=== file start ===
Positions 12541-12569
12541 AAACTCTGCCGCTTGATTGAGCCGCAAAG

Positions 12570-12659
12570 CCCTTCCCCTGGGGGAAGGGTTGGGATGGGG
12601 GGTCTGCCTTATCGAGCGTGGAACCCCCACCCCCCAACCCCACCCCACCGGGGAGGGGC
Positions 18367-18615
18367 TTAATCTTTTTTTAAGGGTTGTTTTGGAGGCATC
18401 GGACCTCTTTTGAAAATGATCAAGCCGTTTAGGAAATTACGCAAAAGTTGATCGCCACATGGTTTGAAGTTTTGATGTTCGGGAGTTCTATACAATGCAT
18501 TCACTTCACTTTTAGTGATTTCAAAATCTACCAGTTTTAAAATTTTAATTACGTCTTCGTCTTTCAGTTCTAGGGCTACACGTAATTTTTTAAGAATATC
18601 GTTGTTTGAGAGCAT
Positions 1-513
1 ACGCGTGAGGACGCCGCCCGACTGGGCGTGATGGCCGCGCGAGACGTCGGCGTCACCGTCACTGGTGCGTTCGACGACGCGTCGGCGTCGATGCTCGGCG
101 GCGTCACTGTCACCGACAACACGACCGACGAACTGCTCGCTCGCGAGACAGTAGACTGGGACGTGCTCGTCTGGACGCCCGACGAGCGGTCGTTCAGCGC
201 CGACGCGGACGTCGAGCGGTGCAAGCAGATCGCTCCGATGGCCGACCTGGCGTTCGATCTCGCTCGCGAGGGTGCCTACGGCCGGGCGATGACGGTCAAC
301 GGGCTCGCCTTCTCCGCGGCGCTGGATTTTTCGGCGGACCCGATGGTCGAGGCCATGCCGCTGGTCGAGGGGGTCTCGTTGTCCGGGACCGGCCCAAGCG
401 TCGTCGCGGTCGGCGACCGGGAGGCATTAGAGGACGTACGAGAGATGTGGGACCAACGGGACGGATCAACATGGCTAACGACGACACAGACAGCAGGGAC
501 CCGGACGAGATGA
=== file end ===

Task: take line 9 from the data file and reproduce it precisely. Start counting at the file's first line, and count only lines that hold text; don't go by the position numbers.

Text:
18501 TCACTTCACTTTTAGTGATTTCAAAATCTACCAGTTTTAAAATTTTAATTACGTCTTCGTCTTTCAGTTCTAGGGCTACACGTAATTTTTTAAGAATATC